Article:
Growing up, my family was only 4 people: my parents, my sister, and me. As an adult, I happily married into a much larger family – basically, the complete opposite of family dynamics I was used to having. Both families now give me the much needed perspective of how important it is to keep family close to you.

Our puppy, Belle, at less than 3 months.
Our puppy, Belle, at less than 3 months.

In December, we welcomed Belle, a chocolate lab puppy, into our lives. She was only 7 weeks old at the time. Coincidently, my sister-in-law was also on leave with her new daughter. I remember both of us comiserating over our Facebook posts at 3AM. In our household, there were many restless nights, messy kennels, constant puppy barking, and plenty of cuddling. I think that sounds familiar for lots of parents.

But even with all of that love and newness, there was still something missing: time at home to bond and take care of the new puppy. I was very lucky to have an accommodating supervisor who allowed me to telecommute for 2-3 days and adjust my vacation time accordingly. That was a godsend for many reasons:

  • lowered my stress level,
  • exercised puppy,
  • trained the puppy, and
  • got work done at home.

Having a puppy (and now a new puppy again, recently), completely opened my eyes (and my mind/body) to the struggles of being welcoming parenthood to our lives.

Belle, the chocolate lab, waiting at the patio door.
Belle, the chocolate lab, waiting at the patio door.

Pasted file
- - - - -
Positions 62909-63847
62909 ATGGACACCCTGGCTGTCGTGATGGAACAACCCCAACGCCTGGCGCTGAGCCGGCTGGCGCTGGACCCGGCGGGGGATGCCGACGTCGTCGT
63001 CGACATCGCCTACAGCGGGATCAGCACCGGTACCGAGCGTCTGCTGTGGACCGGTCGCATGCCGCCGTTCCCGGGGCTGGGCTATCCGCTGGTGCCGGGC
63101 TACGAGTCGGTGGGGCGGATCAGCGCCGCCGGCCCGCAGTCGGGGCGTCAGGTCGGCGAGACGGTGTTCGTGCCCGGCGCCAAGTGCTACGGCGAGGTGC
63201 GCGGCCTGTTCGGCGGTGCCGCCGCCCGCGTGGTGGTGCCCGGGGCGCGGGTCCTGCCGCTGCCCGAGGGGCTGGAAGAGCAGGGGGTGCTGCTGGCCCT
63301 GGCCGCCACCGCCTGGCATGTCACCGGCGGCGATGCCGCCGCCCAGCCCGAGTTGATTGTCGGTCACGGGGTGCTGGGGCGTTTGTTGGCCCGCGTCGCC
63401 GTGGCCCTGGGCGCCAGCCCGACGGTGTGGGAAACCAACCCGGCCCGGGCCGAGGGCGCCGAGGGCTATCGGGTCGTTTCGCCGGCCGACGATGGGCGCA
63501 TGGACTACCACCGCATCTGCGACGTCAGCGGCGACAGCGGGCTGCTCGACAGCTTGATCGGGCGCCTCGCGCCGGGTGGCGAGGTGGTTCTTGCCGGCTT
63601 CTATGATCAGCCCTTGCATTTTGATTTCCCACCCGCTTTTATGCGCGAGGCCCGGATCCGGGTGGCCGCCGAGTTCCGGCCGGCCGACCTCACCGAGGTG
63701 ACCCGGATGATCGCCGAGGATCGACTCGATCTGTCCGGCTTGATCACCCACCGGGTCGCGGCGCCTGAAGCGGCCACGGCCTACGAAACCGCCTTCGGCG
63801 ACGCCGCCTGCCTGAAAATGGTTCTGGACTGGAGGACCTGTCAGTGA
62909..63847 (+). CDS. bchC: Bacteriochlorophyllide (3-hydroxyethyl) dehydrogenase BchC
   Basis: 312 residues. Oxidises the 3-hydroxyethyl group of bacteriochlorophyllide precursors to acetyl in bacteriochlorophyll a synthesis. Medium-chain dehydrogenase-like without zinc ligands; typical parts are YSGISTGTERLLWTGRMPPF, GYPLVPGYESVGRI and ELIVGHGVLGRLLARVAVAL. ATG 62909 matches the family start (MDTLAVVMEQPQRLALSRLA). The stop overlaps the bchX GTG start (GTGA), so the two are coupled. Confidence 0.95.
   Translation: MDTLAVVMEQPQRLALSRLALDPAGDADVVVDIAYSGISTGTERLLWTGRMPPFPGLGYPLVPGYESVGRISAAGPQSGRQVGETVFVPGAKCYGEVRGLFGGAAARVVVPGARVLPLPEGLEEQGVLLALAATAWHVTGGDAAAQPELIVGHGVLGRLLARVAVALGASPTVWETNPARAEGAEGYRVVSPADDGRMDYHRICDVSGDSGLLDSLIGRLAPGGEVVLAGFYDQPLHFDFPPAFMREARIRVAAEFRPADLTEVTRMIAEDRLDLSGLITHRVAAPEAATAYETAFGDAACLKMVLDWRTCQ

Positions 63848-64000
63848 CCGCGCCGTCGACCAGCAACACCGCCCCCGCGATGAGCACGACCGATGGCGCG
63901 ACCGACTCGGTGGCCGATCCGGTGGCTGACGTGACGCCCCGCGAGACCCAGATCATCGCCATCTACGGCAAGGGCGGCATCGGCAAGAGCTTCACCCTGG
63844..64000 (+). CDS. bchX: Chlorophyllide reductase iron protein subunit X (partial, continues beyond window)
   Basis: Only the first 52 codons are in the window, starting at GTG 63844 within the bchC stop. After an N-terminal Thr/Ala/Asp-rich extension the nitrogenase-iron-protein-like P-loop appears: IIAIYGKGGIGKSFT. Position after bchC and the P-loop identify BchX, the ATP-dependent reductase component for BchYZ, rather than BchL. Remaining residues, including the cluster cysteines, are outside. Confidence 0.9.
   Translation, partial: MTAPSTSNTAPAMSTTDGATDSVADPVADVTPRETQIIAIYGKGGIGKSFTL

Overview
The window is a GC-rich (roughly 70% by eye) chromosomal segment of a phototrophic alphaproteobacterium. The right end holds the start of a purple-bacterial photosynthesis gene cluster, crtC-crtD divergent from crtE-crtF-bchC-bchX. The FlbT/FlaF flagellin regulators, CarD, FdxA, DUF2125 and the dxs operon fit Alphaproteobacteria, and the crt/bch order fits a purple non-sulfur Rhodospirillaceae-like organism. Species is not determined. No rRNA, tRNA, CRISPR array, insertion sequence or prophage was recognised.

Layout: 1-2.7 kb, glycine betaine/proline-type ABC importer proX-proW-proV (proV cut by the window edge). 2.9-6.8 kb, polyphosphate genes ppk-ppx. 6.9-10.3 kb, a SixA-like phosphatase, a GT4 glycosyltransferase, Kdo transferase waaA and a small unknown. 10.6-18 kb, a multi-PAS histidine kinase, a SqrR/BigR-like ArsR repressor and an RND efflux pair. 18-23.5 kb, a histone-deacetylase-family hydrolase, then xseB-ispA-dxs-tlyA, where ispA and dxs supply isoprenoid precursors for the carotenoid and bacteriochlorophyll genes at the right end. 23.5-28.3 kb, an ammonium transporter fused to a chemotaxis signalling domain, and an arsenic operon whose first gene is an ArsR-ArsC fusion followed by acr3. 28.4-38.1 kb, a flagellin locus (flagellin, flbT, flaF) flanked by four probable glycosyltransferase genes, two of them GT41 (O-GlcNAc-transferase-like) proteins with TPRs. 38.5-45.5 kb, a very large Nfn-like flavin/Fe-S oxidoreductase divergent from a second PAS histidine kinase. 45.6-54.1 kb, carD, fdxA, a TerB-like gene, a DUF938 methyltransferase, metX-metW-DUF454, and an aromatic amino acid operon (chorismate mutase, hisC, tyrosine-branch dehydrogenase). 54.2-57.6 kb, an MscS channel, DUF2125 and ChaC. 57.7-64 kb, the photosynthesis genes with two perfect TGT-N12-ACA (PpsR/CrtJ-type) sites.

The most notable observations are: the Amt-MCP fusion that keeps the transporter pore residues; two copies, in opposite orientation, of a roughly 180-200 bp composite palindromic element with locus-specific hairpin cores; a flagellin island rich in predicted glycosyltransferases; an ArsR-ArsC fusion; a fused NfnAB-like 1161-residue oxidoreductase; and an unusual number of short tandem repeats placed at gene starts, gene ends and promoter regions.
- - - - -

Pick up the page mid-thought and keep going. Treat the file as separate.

2. Stay-at-Home-Dad

Why not?

My early professional career centered around women, literally. I worked with the Women’s Volleyball team at University of Northern Iowa. I interned with “To the Contrary,” a PBS program centering on women’s issues. I remember doing a story about stay-at-home dads, and telling my co-workers, “That would be the best job.”

Obviously, as I’ve grown up and seen my nephews and niece be born and grow, I realize there’s more to staying at home than what you see on television; it’s certainly not all roses. However, the impulse for more focus on family and family life continues to be there today.

Many anecdotal stories like that of Mycoskie, along with countless paternity leave studies from companies and Scandinavian countries alike show the incredible benefits paid paternity leave brings to both families and companies. [1][2][3]

Why not provide the opportunity for dads to have the same opportunity as women? Yes, this flips the normal argument, but it does beg the question: Why are men so important that they need to stay at work all the time? By not providing paid paternity leave, society continues to lessen the value of women in the professional world. [4]

Isn’t there more?

I’m certain there is a lot more to the argument for paid parental leave. But alas, I’m not a parent yet, nor am I familiar with the trials and tribulations that millions of new parents face every day. I hope that when I do get to face those obstacles, I can do so with my wife by my side, and with paid paternity leave giving our family the support we deserve.